In southern Utah, Amangiri offers adventure and respite set against an age-old landscape.
“Nothing lasts forever but the earth and sky,” an acoustic guitarist sang on our first night at Amangiri, his rendition of “Dust in the Wind” particularly haunting and powerful. We sat on an outdoor terrace, with the towering Stud Horse Mesa a striking backdrop, enjoying a chef’s tasting menu at Camp Sarika. There in the bone-dry desert air, gazing at striated rocks I would later learn were once beneath a vast ocean more than 90 million years ago, I felt an overwhelming sense of gratitude.
Amangiri has been at the top of domestic travel wish lists for in-the-know connoisseurs since it opened in 2009. The original 34-room resort, designed in a stark, Brutalist style, is known for its world-class spa, a pool built around a dramatic rock formation and creative, Native American-inspired cuisine. I knew less about Camp Sarika, a name derived from the Sanskrit word for “open space” and “sky,” the newest addition to the resort’s 600 acres. Opened in 2020, the 55-acre “camp” consists of 10 one- and two-bedroom luxury tents skillfully positioned in the canyon for the utmost privacy.
When we arrived, my husband and I were whisked directly to our suite—no fussy check-in process here—where we discovered a living and dining area, a spacious room with a kingsize bed, a bathroom with indoor and outdoor showers, and a soaking tub big enough for two. Best of all, one whole side of the structure featured floor-to-ceiling windows that folded back onto an outdoor living space, generous plunge pool and fire pit. The visual effect is safari-chic, but the experience stands tall against any high-end accommodations. Guests have access to a dedicated electric golf cart for exploring, so everything is an easy ride or hike away.
On our first full day, guide Raymond Chee, a member of the Navajo Nation, took us to see a natural wonder just over the Arizona border: slot canyons. Carved by wind and water over millennia, the vermillion-hued Upper Antelope and Rattlesnake (so named for its tightly wound curves) canyons feel like walking through natural cathedrals. Back at camp, I met therapist Cori Halterman for an “aqua shiatsu” massage in our plunge pool. Over an hour, I floated, supported either by her or floats cradling my neck and knees, as she stretched, massaged and swirled me in the water. It was a surreal, almost meditative, form of relaxation.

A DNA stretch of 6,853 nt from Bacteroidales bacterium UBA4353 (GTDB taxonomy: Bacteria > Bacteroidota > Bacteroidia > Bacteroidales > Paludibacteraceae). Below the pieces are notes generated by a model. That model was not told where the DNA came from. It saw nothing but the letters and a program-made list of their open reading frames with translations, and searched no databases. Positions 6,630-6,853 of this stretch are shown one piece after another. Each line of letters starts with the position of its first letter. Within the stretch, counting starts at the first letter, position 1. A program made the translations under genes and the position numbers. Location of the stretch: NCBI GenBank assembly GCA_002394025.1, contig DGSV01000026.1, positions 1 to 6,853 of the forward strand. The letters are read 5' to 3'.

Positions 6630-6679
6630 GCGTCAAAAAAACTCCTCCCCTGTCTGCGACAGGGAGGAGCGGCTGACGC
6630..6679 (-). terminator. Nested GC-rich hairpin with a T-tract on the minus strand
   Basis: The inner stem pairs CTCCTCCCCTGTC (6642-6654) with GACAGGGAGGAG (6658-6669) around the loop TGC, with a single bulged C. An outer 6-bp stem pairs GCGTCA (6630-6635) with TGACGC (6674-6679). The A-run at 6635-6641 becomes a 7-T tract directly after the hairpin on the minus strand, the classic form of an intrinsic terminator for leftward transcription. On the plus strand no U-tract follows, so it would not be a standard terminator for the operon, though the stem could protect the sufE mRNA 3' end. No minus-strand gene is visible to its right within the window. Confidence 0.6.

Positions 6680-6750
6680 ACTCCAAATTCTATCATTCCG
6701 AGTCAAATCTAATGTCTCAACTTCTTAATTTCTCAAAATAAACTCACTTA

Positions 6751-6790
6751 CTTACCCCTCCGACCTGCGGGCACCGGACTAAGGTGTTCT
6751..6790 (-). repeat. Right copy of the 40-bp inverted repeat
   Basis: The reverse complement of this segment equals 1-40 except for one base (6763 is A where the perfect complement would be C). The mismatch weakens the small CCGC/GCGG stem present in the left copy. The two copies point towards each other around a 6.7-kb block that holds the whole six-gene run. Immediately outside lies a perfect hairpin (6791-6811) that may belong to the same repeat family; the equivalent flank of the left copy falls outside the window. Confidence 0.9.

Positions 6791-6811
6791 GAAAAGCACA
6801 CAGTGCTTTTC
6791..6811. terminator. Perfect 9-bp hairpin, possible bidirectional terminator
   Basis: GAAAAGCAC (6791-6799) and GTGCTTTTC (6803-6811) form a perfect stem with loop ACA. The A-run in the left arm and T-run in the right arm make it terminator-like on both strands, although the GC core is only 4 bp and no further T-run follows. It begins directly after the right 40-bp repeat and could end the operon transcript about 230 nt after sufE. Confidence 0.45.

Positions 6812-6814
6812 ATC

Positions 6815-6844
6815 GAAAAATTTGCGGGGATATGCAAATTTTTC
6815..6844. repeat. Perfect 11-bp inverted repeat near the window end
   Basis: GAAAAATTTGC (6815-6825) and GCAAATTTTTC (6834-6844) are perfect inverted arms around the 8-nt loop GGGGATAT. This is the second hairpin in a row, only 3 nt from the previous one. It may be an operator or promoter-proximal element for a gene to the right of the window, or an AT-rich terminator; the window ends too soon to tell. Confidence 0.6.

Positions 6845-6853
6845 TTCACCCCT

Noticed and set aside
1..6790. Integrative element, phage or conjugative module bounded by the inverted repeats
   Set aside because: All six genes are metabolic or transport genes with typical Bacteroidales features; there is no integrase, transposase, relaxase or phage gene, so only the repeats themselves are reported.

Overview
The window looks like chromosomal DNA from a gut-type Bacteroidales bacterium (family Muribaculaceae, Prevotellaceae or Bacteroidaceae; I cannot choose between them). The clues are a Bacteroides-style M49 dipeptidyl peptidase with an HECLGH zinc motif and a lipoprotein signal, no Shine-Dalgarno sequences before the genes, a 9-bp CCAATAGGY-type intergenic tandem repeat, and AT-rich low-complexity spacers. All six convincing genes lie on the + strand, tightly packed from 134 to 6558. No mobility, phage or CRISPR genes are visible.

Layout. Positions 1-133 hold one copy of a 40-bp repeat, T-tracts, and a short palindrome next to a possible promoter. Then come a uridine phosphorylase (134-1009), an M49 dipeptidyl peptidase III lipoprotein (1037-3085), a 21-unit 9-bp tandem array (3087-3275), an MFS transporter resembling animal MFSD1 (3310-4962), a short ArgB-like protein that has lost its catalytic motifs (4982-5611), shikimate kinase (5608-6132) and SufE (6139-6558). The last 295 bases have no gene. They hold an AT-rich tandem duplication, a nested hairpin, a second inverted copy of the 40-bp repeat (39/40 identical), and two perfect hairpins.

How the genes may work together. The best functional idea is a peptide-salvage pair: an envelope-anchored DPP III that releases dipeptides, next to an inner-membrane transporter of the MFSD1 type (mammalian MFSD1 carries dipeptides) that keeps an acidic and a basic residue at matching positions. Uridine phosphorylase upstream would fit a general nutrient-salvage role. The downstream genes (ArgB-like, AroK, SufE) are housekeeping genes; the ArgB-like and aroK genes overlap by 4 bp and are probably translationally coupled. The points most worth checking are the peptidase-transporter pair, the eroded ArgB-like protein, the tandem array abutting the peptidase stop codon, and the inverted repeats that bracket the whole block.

The next day, we rose early to meet our guide, Okie Jones, for the Hoodoo Via Ferrata (or “iron road”). It’s one of several guided climbing routes around the property that uses a system of cables and ladder rungs originally developed in the Italian Alps, allowing even novice climbers to scale sheer rock formations. My husband, Will, is adventurous but hates heights, so his decision to join me was last-minute. Over the next few hours, we clipped our equipment onto the strategically placed cables, crossed a suspension bridge stretched over a 600-foot-deep gorge (my favorite part) and enjoyed near-aerial views of the dramatic landscape. I loved the thrill, but more than that, I loved watching my husband do something he swore he never would.
We finished mid-morning and decided to take it easy for the rest of the day. An alfresco lunch followed by lounging at Amangiri’s expansive pool built around a sculptural rock formation was just the right contrast to our adrenaline-filled morning. The service, views and facilities are top-notch, so it’s easy to see why this property draws celebrities from Lady Gaga and Justin Bieber to Scarlett Johansson and Kylie Jenner. In fact, we spotted a celebrity strolling around the pool (naming names is gauche, so I’m keeping it to myself).
On our last evening, we watched the sky turn painterly shades of pink, violet, orange and red before heading to Amangiri’s restaurant. Though tempting a la carte options abound, we opted for the nightly four-course tasting menu with each option inspired by a different Native American tribe. Navajo fry bread, Maricopa-inspired glazed duck and elk tenderloin based on the Apache tribe’s famous hunting skills were exquisite and nuanced in both flavor and presentation. Back at our luxe pavilion, we lit the fire pit and witnessed a meteor shower light up the pitch-black night sky punctuated by glittering stars. I wished the night could go on and on, but it reminded me of how fleeting our time is anywhere, and yet this landscape endures. Dust in the wind, indeed.
Some guests arrive by helicopter, using the on-property helipad. You can enjoy a picturesque four-plus hour drive from either Phoenix or Las Vegas. By far the most convenient and economical option is to fly to Page, Arizona’s small airport via regional carrier Contour Airlines. The hotel will send a private vehicle for the 25-minute drive to the resort.
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